Here’s my latest satisfying genealogy find about my husband Greg’s family:
We visit his family’s grave sites at the Mount Auburn Cemetery, McHenry County, Harvard IL. His Grandfather always joked that he was “a Harvard Man” because he had grown up there before he moved away as an adult, and he is now buried there with his wife, father, and mother.
Greg’s Great Grandfather Luther Parker Mar. 4, 1836 – Mar. 24, 1885, served in the Civil War. He has two headstones. One has his dates and the inscription, “Co. E, 35 Wis. Inf.” He signed up in Wisconsin, even though he lived in Northern Illinois.
His other headstone has a 4 line inscription on it that has been weathered so badly that only parts of words, and phrases were readable. It had been readable 40 years ago, but the family had no written record of it, and could not remember what it said.
I have been trying to decipher it for 5 years. Rubbing chalk on it helped some, as did spraying water on it. Taking photos of it and adjusting the editing with contrast and brightness also helped make some of the letters more comprehensible.
My greatest aid was going to see it this autumn after a week of rain and cloudy skies. The headstone had absorbed a lot of moisture, and the letters and words were the most readable that I have seen.
I wrote down all that I could read, and took more photographs (which I enhanced.) That gave me enough to search on-line by typing “headstone” and two of the key phrases which led me to “gravelyspeaking.com“.
This is what I could read on the headstone:
“Sleep………ows no breaking”
I was very happy that I found the matching poem/prayer on “gravelyspeaking.com” for that time period.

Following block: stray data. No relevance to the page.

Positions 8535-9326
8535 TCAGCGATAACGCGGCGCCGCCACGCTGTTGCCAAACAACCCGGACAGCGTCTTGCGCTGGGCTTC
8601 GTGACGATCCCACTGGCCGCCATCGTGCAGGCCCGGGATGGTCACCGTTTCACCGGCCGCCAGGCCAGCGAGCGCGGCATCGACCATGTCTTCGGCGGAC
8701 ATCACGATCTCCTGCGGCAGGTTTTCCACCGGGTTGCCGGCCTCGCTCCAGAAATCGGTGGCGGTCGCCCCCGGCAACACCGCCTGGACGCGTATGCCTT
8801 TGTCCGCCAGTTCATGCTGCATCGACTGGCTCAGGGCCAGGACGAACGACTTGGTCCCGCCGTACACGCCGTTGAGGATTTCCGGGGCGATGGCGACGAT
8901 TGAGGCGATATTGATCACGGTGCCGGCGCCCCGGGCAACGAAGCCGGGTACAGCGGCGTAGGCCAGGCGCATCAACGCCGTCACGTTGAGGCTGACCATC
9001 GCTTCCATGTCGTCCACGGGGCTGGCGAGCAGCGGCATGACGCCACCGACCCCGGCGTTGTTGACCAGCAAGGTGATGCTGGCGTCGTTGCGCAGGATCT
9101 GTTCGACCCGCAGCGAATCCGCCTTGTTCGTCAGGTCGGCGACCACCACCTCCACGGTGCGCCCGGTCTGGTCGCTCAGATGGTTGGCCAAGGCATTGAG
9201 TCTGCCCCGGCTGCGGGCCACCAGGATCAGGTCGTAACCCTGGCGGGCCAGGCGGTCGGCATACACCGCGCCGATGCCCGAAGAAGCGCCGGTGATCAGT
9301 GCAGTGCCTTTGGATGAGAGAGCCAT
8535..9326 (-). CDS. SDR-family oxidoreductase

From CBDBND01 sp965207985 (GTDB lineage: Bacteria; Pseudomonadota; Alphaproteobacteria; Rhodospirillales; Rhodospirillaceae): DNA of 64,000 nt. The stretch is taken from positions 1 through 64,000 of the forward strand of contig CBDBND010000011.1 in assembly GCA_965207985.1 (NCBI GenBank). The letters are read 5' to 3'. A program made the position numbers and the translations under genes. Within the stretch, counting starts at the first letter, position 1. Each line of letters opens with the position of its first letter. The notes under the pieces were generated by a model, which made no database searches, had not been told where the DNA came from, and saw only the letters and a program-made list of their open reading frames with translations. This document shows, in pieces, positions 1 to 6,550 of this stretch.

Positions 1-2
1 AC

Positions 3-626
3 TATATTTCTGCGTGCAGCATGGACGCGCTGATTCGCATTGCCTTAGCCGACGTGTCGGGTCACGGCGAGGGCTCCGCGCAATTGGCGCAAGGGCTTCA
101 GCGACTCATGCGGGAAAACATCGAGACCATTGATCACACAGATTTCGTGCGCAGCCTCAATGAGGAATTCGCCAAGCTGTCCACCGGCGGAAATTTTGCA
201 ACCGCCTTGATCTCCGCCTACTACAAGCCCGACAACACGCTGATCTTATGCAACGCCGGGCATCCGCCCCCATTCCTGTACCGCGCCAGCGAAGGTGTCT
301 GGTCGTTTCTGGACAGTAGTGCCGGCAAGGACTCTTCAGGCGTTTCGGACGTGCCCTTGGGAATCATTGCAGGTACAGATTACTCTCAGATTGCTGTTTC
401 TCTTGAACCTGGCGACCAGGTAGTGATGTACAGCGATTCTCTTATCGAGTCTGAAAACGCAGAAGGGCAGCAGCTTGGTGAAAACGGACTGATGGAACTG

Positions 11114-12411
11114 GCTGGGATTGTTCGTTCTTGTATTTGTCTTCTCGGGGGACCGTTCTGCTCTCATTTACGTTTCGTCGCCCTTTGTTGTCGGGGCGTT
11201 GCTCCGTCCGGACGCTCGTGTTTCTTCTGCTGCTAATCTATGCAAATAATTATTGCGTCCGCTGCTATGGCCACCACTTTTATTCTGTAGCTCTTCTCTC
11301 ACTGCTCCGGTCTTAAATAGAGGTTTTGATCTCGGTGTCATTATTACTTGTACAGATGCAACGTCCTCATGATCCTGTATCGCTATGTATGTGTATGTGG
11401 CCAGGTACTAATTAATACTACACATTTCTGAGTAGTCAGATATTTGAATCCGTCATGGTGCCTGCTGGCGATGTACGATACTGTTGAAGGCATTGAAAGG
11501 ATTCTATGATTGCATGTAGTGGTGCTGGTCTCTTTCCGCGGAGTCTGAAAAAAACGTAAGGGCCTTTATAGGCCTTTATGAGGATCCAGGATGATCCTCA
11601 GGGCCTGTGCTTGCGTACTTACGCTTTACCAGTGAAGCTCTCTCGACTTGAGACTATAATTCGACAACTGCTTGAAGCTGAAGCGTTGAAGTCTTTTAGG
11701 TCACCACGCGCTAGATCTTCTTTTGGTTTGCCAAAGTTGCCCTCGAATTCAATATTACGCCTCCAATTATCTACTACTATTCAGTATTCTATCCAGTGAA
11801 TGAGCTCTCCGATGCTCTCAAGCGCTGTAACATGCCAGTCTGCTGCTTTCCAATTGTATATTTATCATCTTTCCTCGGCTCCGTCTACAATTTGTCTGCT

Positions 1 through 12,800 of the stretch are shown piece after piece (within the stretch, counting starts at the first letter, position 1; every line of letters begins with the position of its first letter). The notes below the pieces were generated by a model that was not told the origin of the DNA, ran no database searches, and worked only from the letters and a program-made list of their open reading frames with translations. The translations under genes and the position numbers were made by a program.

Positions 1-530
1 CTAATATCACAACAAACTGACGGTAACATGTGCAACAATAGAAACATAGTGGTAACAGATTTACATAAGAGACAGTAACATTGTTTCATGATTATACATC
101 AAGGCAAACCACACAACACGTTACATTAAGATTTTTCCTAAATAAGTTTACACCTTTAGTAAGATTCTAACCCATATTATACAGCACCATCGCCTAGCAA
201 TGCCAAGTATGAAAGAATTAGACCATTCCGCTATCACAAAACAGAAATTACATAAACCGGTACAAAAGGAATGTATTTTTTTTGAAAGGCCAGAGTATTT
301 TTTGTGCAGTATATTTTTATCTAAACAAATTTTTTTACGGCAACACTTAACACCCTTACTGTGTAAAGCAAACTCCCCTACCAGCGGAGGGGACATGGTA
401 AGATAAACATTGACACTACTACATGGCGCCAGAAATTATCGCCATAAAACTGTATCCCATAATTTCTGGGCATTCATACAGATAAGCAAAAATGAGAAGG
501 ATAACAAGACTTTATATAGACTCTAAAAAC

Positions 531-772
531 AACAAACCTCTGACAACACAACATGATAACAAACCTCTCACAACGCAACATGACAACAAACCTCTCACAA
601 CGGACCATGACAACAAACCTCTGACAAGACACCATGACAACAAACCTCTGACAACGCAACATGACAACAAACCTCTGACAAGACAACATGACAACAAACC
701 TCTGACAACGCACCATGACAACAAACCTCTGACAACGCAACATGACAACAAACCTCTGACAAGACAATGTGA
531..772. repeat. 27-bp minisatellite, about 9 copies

The four lines, and all the words that I could read on his stone match the first four lines of this poem, from “The Lady of the Lake”;
“Rest, soldier, rest, thy warfare o’er,
“What is Post-traumatic Stress Disorder (PTSD)?
When in danger, it’s natural to feel afraid. This fear triggers many split-second changes in the body to prepare to defend against the danger or to avoid it. This “fight-or-flight” response is a healthy reaction meant to protect a person from harm. But in post-traumatic stress disorder (PTSD), this reaction is changed or damaged. People who have PTSD may feel stressed or frightened even when they’re no longer in danger.
PTSD develops after a terrifying ordeal that involved physical harm or the threat of physical harm.
Signs & Symptoms
PTSD can cause many symptoms. These symptoms can be grouped into three categories:
1. Re-experiencing symptoms
- Flashbacks—reliving the trauma over and over, including physical symptoms like a racing heart or sweating
- Bad dreams
- Frightening thoughts.
Re-experiencing symptoms may cause problems in a person’s everyday routine. They can start from the person’s own thoughts and feelings. Words, objects, or situations that are reminders of the event can also trigger re-experiencing.
2. Avoidance symptoms
- Staying away from places, events, or objects that are reminders of the experience
- Feeling emotionally numb
- Feeling strong guilt, depression, or worry
- Losing interest in activities that were enjoyable in the past
- Having trouble remembering the dangerous event.
Things that remind a person of the traumatic event can trigger avoidance symptoms. These symptoms may cause a person to change his or her personal routine. For example, after a bad car accident, a person who usually drives may avoid driving or riding in a car.
3. Hyperarousal symptoms
- Being easily startled
- Feeling tense or “on edge”
- Having difficulty sleeping, and/or having angry outbursts.
Hyperarousal symptoms are usually constant, instead of being triggered by things that remind one of the traumatic event. They can make the person feel stressed and angry. These symptoms may make it hard to do daily tasks, such as sleeping, eating, or concentrating.”
Also see this article about PSTD in the Civil War and other wars from “Smithsonian.com”.
The family is looking into having the inscription recreated on a metal plaque which can be fitted onto Luther’s headstone.
There are a lot of clues that can help us learn more about what our ancestors’ lives were like. I feel like I know Luther and his family better now after weaving together these clues.